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EnglishEdit

EtymologyEdit

Latin

NounEdit

scapus (plural scapi)

  1. (botany, zoology) A scape.

Part or all of this entry has been imported from the 1913 edition of Webster’s Dictionary, which is now free of copyright and hence in the public domain. The imported definitions may be significantly out of date, and any more recent senses may be completely missing.
(See the entry for scapus in
Webster’s Revised Unabridged Dictionary, G. & C. Merriam, 1913.)

AnagramsEdit


LatinEdit

EtymologyEdit

From Proto-Indo-European *skapos,[1] from *skap-. Cognate with Latin Scipiō, scamnum, cippus, Ancient Greek σκήπτω (skḗptō).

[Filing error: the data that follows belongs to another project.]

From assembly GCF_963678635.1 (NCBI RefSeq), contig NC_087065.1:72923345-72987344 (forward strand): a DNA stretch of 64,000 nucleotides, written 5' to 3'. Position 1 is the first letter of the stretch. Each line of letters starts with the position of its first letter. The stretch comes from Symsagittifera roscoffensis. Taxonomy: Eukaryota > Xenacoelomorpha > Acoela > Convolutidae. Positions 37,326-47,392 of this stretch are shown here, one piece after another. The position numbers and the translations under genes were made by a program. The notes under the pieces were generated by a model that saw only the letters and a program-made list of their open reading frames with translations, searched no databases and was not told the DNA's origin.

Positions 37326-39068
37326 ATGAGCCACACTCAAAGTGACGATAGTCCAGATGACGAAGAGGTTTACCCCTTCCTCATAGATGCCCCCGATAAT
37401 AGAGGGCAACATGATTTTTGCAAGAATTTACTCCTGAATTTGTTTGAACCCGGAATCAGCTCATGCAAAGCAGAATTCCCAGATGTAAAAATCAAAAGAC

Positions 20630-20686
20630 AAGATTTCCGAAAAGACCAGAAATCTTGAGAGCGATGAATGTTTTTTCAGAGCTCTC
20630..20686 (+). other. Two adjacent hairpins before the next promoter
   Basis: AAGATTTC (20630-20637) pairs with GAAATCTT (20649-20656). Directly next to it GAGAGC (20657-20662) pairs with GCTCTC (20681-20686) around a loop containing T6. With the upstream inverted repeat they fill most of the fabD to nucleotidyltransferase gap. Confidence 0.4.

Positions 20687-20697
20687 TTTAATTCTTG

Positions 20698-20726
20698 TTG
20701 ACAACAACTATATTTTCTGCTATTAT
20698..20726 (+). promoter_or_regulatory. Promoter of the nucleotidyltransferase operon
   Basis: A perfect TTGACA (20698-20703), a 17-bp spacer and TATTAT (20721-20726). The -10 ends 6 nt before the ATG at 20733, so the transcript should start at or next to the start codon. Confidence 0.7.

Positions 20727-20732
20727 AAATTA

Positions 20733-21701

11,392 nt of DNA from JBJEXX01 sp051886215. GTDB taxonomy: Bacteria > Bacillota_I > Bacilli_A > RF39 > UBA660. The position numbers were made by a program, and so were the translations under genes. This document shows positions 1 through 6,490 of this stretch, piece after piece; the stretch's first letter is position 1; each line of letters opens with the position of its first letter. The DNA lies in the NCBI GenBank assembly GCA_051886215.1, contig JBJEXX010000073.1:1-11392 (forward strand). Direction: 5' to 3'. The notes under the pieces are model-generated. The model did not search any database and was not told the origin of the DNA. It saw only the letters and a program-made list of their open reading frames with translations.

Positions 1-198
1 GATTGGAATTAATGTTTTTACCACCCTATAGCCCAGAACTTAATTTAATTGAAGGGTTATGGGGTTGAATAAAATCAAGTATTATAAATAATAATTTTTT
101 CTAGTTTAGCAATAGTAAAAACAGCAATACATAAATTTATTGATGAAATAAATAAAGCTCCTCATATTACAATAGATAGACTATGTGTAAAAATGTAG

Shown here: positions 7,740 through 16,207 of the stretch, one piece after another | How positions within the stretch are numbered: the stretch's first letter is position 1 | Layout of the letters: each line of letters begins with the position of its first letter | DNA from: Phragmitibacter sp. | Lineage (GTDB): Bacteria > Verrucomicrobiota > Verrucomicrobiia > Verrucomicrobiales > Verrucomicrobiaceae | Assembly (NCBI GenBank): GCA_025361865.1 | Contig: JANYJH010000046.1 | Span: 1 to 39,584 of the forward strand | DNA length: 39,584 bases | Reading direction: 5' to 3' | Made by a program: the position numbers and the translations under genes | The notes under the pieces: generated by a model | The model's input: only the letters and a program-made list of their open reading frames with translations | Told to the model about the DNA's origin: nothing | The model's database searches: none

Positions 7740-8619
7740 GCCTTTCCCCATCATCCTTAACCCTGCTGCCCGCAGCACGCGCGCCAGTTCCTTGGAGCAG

NounEdit

scapus m (genitive scapī); second declension

  1. stem, stalk (of a plant)
  2. shaft (or similar upright column)

InflectionEdit

Second declension.

Case Singular Plural
nominative scapus scapī
genitive scapī scapōrum
dative scapō scapīs
accusative scapum scapōs
ablative scapō scapīs
vocative scape scapī

Derived termsEdit

DescendantsEdit

ReferencesEdit

  1. ^ A Grammar of Modern Indo-European, Second Edition: Quiles, Language and Culture, Writing System and Phonology, Morphology, Syntax, Texts and Dictionary